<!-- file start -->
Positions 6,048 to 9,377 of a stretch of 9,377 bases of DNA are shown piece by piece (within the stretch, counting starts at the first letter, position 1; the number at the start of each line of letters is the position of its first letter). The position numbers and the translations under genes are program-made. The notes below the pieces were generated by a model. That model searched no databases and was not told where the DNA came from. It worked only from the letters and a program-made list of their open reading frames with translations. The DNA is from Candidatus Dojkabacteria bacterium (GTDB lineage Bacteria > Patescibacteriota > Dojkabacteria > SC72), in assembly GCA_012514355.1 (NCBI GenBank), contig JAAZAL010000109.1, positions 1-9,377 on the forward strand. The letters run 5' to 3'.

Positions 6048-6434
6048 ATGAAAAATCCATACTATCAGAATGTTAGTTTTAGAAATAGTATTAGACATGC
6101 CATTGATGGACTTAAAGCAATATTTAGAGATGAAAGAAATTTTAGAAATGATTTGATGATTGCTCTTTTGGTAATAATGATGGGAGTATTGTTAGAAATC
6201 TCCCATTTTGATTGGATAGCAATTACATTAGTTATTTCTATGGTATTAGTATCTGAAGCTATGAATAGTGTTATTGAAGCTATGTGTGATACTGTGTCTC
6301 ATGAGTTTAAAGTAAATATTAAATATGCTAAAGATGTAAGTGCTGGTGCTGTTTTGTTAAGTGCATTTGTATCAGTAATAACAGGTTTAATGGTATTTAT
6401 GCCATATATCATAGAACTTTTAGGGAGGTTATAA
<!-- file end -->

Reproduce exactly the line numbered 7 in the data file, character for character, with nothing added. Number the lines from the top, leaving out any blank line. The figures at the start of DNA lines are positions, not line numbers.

6401 GCCATATATCATAGAACTTTTAGGGAGGTTATAA